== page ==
Hiking from Solingen-Schaberg to Wuppertal!
When there is something people do every week, it may feel extremely weird if it does not happen just one time. I had to wait for this hike with this really weird feeling this week, as last week I cycled to The Hague with Clara. It was anyway really a pity that no one wanted to organize it last week. Apparently I could not convince other people that it is really easy to organize a hike. In the future it’s going to be important, because I’m sure that I cannot forever continue all alone…
The hike in Unterbachersee was the first time that I planned the path entirely. Today’s path was the second one. Actually I accidentally found this path when I was cycling to Schaberg a couple of weeks ago, where I somehow arrived in Wuppertal. Then I decided to cycle along the Wupper. Well, it’s actually anyway not so difficult to create a hiking path around Wuppertal, as the nature offers quite a lot here. It’s just important to know where the railway stations are (and also that it’s still the same train company, because the east of Remscheidt is again a different company).
There were slightly less people this time than usual (32), probably because it was a long weekend. Most of them for the first time, though.
After the last hike from Ronsdorf to Wuppertal, the temperature soared and we saw a couple of days over 30°C. I didn’t think or expect it to continue much more, but still it was quite disappointing to see that today was pretty much the first day with unstable weather, although still it didn’t really rain during the hike, which is already quite suprising for the German standard. And also surprisingly enough, the train did not have a delay at all today. It was like a miracle.
Wuppertal Schaberg is a station, which we can be grateful for, because there is nothing around, only one restaurant and a handful of houses. It is actually important for the Müngsten bridge, which is a famous tourist attraction. But this tourist attraction itself is actually a railway bridge, so Schaberg itself made a tourist attraction. Otherwise I don’t see any reason why it should be there. But of course, for people like us it is a precious station, as we just hae to get out of the station and immediately we are in the middle of a forest.
On the other hand, there was pretty much only forest today, which was maybe not so bad since the weather was not particularly good and the trees hid the sky. But I guess changing landscape is also something a good hiking path should offer. Still, it was a real hike in the sense that we went up and down quite a lot. It appeared to me like a wonder that I managed to bike through this path.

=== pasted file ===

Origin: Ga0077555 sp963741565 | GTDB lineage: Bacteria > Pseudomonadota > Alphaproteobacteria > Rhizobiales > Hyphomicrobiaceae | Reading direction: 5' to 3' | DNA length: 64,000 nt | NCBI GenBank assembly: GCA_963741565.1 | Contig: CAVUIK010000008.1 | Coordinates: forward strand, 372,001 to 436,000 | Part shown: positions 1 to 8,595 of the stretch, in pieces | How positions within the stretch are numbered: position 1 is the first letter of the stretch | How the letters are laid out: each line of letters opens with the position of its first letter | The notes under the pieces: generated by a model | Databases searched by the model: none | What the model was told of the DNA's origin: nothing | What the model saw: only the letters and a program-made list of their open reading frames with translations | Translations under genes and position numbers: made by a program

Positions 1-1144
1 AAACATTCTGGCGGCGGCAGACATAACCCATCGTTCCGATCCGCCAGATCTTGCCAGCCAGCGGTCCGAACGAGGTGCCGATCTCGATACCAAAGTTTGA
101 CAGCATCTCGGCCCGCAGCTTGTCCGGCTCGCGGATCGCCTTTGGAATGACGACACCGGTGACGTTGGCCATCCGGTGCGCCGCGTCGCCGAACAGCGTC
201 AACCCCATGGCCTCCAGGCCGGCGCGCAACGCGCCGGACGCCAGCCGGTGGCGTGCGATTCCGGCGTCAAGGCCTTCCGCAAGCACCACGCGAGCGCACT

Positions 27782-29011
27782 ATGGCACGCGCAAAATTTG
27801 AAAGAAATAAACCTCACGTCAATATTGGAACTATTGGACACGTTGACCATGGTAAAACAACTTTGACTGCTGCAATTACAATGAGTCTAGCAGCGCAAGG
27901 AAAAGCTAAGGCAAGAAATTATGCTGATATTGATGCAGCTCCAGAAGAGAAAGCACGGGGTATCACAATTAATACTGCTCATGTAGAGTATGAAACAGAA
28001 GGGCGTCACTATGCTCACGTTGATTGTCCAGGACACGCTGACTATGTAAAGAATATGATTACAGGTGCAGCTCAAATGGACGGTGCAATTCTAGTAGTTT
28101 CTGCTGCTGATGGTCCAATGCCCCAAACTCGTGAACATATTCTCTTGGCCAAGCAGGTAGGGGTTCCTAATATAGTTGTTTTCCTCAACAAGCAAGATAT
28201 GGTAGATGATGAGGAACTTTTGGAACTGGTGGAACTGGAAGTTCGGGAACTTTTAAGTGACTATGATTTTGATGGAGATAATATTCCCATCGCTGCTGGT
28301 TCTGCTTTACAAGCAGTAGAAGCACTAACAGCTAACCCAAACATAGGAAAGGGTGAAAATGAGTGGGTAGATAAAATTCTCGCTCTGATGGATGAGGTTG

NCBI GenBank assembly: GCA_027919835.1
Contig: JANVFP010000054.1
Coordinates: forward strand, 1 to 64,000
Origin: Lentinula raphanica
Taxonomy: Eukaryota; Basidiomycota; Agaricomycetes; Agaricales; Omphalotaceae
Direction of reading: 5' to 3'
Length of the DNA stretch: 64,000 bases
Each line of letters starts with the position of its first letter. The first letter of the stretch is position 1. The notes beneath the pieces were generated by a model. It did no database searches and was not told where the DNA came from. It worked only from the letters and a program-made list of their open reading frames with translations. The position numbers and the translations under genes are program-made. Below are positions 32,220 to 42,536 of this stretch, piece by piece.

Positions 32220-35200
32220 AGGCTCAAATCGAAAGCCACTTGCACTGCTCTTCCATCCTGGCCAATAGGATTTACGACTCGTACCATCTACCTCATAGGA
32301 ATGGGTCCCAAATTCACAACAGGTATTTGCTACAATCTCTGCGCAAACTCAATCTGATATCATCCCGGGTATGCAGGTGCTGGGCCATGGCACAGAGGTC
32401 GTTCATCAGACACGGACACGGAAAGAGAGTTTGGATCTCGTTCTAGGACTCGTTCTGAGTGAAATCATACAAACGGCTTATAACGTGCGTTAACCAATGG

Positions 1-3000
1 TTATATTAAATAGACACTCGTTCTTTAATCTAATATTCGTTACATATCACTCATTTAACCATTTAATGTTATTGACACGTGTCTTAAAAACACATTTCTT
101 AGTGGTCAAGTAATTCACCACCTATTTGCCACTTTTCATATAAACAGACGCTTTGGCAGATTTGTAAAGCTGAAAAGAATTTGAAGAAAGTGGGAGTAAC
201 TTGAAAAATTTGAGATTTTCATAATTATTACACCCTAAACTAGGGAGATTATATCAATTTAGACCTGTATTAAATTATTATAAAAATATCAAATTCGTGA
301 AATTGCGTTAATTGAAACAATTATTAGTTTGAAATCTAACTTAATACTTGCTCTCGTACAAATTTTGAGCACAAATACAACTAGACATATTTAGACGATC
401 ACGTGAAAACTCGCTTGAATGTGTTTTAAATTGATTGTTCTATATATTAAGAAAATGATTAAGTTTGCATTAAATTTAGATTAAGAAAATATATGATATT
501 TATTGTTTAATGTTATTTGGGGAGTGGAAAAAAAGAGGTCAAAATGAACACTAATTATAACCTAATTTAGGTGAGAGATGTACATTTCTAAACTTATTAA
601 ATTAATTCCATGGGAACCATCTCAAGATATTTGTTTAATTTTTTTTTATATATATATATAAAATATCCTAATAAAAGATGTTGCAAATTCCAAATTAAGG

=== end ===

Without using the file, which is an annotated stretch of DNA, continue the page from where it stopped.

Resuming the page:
Whenever I organize something on couch surfing, I always notice that locals do not join physical activities (drinking or partying is a different story). A couple of weeks ago, there was no German at all, which of course still was an exception. Today, however, a lot of them joined us. Hopefully this is also going to be a place which helps communication between locals and expats. I guess they liked the hike so we can expect their participation in the future as well 🙂
Today’s trail was supposed to be something like 14 km, which is not particularly long or short. However, as it turned out, it was not even 3 pm when we finished and I did not really have the feeling that we walked so far. I don’t know whether it was because I am now getting used to walking so much or because today’s participants walked so fast or something else, but at least the fear, that I had after the sessions like in Unterbachersee or Drachenfels, is something I guess I don’t have to have all the time, even if I plan the path myself.
A couple of days later, I had an occasion to talk about this region with Charlotte, who arrived in Düsseldorf in April and joined us only once so far. I must say it’s really interesting how much I know now about this region, whereas before coming here, I didn’t even know how the big cities were located in this area. In a couple of weeks, I’ll probably be able to say something about most of the villages around Düsseldorf. Something I’ll have to look at more in detail is how the villages are connected, i.e. how to get there by which train etc. Well, if I get a good hand on it, I might end up being a tourist guide instead of scientist 🙂 I’ll look forward to it (although I love to be a scientist too so it’s not really an option, either).